But the offence has struggled establishing the run as Toronto's ground attack is ranked last in the CFL (82.5 yards). That something Milanovich wants to improve upon regardless of who's at quarterback.

Collaros was impressive in his CFL starting debut. After a full week of practice replacing an injured Ray (knee), Collaros completed 21-of-25 passes for 253 yards and three TDs while adding 28 yards rushing July 30 in 38-12 home win over B.C.

Pressed into action versus Calgary with little prep time, Collaros finished 16-of-26 passing for 221 yards with an interception -- Toronto's first this season.

"Last week really wasn't as much a function of him," Milanovich said. "One of the things I thought that hurt us against Calgary was we didn't run it very well or very often so we put pressure on Zach to drop back and make plays.

"The one thing I've talked to him about is just protecting the ball outside the pocket. You're going to throw an interception now and then, I can live with those, just make sure you've got two hands on the ball at all times."

Milanovich will give Collaros ample opportunity to lead Toronto's offence.

"I've told Zach the same thing I did against B.C., which was it's his game, there's no quick hook," Milanovich said. "I'm not waiting for him to make a mistake to put someone else in.

"Now if Zach were to not play well for an extended period of time we'd always have to do what's best for the team but it's his game. I don't anticipate that happening."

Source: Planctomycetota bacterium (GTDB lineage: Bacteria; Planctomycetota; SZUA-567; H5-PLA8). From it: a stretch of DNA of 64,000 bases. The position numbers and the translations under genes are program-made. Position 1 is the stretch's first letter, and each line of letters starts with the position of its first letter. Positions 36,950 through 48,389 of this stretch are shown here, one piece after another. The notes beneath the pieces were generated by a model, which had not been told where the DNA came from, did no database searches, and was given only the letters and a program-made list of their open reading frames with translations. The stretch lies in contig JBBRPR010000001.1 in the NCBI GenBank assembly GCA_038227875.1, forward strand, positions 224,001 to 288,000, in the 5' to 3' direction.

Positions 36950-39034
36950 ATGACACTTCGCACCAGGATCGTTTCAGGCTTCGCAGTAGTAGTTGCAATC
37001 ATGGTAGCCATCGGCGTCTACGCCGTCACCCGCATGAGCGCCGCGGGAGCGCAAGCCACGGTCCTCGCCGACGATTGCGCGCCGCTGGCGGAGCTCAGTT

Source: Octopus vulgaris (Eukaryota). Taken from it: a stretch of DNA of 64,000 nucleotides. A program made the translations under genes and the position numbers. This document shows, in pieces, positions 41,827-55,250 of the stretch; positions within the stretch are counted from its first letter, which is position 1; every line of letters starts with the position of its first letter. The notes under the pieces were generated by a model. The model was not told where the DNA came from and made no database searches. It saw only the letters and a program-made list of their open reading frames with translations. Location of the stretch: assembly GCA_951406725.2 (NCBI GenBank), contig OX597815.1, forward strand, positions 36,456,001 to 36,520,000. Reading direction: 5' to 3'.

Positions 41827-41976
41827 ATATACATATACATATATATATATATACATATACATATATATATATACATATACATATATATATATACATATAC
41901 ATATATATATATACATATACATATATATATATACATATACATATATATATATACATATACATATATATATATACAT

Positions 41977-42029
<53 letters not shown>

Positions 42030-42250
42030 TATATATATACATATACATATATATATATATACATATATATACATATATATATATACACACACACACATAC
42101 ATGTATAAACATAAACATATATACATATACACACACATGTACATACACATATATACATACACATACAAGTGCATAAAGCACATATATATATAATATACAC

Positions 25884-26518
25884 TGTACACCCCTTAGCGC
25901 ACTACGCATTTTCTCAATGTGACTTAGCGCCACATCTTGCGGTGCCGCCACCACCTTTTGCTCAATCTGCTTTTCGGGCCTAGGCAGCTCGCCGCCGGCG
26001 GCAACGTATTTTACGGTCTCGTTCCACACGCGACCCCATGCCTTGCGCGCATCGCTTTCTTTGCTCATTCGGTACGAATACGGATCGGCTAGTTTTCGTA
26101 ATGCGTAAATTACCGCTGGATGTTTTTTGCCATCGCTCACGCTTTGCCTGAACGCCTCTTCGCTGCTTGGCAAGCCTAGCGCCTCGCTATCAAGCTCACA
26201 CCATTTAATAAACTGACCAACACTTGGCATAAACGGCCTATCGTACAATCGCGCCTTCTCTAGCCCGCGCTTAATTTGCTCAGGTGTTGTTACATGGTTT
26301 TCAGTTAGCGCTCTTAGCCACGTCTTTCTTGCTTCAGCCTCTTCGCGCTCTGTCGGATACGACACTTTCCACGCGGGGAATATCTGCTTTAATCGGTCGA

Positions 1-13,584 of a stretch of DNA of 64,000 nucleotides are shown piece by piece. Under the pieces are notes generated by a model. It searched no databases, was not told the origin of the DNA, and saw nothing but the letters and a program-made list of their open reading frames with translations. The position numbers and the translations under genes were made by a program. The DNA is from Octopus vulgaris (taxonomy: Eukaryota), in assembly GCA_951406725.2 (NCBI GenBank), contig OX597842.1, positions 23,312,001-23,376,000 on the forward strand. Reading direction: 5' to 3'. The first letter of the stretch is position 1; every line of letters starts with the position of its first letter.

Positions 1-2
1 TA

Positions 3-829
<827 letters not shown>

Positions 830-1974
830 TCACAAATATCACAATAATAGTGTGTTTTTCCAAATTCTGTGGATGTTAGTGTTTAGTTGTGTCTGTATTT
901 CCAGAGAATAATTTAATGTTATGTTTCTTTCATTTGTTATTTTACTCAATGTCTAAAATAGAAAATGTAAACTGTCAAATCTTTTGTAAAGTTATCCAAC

Those are reassuring words for the former Cincinnati Bearcats star.

"It makes you feel good to know they trust you," Collaros said. "I think that's a product of me coming to work every day and knowing what we're supposed to do whether I'm playing or not."

Milanovich said Toronto's offensive gameplan will change with Collaros at the helm. The 24-year-old is a much better runner than Ray and the Argos want to take advantage of that.

"A lot of the principles are still the same but we may move him around a bit more, we may ask him to do some quarterback runs which makes it more difficult for a defence to have to defend the run," Milanovich said. "His mobility is obviously a lot different than Ricky's and we'll do our best to take advantage of his strengths."

Many CFL teams are rotating quarterbacks in games this season to create on-field mismatches and throw opposing defences a curve. When Ray suffered a knee injury July 19 in a 35-19 road win over Winnipeg, Milanovich alternated both Collaros and Harris but isn't looking to do the same this time around.

"I won't say I will never do it but generally I like to give the ball to one guy and let him go,' Milanovich said. "Coming off the bench as a backup quarterback is one of the hardest things I think there is to do in sports because you don't get any reps and you're cold and then you're asked to go in and win a game.

"But that's what you're paid to do and I think Zach will embrace the fact he's going to get a full week of reps."